FAIRBORN, Ohio (WDTN) – From his warm office at Wright State University, Associate Professor of Biology John Stireman looks through files of flies.
An expert with bugs and insects, he is the right person to ask if the extreme cold we’ve felt will kill off those pesky pests. The answer isn’t easy.
“That’s a complicated issue there’s certainly some insects where we are at the northern range so they can get knocked back a bit,” says Stireman.
Wiping out the population is not likely. Insects and bugs spend much of the winter in either the pupal stage or as eggs. These are highly resistant to freezing. There are some bugs seeking shelter and warmth by heading inside like stink bugs, but Stireman says this is normal.
“Every winter you should expect stink bugs, spiders and things. They will try and get in homes because they are warm,” Stireman explains.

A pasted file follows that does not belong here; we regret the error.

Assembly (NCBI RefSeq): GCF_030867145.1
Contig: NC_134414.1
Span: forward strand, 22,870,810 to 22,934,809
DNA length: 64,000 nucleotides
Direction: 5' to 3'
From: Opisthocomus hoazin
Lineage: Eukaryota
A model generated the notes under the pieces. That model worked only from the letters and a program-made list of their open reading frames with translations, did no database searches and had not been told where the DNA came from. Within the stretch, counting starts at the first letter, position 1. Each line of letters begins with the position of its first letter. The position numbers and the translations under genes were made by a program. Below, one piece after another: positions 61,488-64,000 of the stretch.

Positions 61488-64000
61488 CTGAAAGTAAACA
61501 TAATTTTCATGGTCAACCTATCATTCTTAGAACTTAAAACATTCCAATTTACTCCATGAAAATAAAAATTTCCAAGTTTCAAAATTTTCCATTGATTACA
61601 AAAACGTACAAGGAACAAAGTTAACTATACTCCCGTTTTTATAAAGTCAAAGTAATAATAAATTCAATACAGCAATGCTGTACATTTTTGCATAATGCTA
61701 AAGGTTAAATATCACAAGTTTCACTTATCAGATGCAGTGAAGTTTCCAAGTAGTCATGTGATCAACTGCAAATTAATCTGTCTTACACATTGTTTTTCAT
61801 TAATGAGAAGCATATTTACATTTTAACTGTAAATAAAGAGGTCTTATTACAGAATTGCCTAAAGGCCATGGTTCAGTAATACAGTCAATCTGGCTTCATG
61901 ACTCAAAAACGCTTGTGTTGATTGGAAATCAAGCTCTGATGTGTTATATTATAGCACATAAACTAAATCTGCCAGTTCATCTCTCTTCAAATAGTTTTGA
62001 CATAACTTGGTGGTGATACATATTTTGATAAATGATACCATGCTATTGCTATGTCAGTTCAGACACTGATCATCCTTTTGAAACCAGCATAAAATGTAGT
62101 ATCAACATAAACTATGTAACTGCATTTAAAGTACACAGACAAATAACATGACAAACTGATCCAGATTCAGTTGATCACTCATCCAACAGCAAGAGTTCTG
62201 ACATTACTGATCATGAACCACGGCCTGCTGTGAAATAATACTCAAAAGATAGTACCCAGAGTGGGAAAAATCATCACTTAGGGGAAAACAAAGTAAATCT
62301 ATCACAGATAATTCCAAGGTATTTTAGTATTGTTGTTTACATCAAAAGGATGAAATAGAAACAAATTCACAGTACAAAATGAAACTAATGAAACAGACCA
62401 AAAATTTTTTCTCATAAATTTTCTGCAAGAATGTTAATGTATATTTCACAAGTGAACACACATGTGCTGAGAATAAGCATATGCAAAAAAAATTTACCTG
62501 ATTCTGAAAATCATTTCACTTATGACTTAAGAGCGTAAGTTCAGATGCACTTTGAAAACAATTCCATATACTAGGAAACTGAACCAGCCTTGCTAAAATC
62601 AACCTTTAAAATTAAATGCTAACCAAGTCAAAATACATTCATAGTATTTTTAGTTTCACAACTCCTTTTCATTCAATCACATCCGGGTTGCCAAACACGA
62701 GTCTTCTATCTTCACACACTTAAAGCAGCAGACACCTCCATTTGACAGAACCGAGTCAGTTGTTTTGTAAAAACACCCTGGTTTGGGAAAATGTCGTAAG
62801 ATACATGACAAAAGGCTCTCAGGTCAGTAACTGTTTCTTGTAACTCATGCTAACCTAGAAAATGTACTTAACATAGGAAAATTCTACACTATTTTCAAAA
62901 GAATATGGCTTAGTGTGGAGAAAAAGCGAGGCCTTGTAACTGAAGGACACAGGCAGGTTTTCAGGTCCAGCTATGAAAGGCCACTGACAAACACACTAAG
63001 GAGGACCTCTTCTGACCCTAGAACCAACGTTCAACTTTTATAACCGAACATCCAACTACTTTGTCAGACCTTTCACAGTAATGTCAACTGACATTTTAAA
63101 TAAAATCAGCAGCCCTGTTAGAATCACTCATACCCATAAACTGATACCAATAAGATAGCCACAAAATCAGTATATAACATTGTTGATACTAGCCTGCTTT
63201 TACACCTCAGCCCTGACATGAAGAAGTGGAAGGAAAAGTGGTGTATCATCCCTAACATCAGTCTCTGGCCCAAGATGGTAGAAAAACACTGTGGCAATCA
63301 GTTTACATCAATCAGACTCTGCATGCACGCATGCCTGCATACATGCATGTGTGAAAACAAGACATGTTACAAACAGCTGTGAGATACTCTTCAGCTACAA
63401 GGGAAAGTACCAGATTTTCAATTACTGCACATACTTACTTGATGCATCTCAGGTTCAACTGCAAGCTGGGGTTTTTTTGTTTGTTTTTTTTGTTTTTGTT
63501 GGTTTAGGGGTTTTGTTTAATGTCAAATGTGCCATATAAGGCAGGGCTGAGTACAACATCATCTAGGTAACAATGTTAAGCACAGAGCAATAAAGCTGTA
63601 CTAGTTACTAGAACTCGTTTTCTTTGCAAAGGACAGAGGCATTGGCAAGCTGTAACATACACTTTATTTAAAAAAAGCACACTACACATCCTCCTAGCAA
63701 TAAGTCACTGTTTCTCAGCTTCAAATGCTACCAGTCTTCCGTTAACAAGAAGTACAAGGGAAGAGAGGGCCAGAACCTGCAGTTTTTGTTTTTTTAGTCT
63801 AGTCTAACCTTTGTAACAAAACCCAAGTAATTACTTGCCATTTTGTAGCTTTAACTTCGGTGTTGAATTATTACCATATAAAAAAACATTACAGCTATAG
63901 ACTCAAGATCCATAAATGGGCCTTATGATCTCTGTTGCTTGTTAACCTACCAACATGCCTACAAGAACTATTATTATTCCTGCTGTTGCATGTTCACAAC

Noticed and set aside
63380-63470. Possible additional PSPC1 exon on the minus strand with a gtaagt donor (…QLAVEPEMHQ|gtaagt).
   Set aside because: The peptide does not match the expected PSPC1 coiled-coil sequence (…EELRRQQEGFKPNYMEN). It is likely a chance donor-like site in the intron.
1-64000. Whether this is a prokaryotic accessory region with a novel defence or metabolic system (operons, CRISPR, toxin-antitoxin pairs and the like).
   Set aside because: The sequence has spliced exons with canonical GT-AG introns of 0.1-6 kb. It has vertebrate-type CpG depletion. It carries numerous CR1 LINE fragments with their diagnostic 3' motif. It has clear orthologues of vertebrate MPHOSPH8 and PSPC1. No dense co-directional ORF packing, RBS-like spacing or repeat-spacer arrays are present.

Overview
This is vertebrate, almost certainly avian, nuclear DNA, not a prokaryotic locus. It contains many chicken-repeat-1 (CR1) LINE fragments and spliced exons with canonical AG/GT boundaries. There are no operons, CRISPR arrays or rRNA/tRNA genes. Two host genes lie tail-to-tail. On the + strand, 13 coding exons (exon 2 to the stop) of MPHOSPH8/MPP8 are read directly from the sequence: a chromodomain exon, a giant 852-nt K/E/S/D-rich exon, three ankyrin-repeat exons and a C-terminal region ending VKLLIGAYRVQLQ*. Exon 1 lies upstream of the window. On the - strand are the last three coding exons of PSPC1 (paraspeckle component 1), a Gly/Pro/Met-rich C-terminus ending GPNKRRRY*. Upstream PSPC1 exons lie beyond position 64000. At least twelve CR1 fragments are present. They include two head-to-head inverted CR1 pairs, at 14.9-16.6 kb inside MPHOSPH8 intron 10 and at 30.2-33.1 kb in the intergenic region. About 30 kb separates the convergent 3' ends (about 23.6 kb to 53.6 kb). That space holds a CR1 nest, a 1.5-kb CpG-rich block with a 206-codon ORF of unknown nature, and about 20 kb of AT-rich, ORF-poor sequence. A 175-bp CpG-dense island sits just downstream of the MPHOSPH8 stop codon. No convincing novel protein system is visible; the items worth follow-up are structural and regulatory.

While the Miami Valley has been cold and snowy this winter, there are other areas even colder than us.
Stireman says, “Think about this if you go to northern Minnesota where it’s always cold, come spring time there’s tons of bugs there. Think about Alaska. Just because it’s cold doesn’t mean there’s not going to be mosquitoes.”
The heavy snow we’ve seen this season may actually help with insects creating a natural isolation, but it’s not enough to kill them off.